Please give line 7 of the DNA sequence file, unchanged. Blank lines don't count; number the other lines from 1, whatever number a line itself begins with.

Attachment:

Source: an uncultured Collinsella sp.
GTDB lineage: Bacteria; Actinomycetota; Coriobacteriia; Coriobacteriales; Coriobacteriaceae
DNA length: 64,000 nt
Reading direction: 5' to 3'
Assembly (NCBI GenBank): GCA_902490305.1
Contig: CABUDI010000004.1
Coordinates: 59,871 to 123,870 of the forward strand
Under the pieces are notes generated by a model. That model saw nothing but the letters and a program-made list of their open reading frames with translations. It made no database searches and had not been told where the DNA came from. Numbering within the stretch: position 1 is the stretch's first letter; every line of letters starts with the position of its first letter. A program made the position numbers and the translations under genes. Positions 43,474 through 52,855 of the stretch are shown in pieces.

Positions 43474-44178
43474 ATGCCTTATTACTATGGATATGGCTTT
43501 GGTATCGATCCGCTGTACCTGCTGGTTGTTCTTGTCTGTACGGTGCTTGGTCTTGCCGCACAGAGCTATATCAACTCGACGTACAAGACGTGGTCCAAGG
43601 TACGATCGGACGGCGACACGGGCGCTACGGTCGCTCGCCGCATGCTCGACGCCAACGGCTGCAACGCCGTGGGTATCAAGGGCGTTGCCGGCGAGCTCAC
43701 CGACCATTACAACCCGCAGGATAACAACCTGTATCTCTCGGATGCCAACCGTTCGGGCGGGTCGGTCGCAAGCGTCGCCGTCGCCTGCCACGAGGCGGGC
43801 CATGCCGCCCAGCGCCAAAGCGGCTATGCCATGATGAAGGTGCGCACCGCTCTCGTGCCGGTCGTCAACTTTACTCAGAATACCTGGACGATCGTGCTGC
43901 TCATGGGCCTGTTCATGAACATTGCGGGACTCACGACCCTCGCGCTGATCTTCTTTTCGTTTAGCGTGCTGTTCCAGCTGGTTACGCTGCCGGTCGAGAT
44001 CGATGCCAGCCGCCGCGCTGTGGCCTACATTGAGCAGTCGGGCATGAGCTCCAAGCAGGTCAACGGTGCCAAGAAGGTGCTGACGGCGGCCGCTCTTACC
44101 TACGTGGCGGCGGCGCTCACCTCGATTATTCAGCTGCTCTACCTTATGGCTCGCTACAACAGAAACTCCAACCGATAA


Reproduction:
Coordinates: 59,871 to 123,870 of the forward strand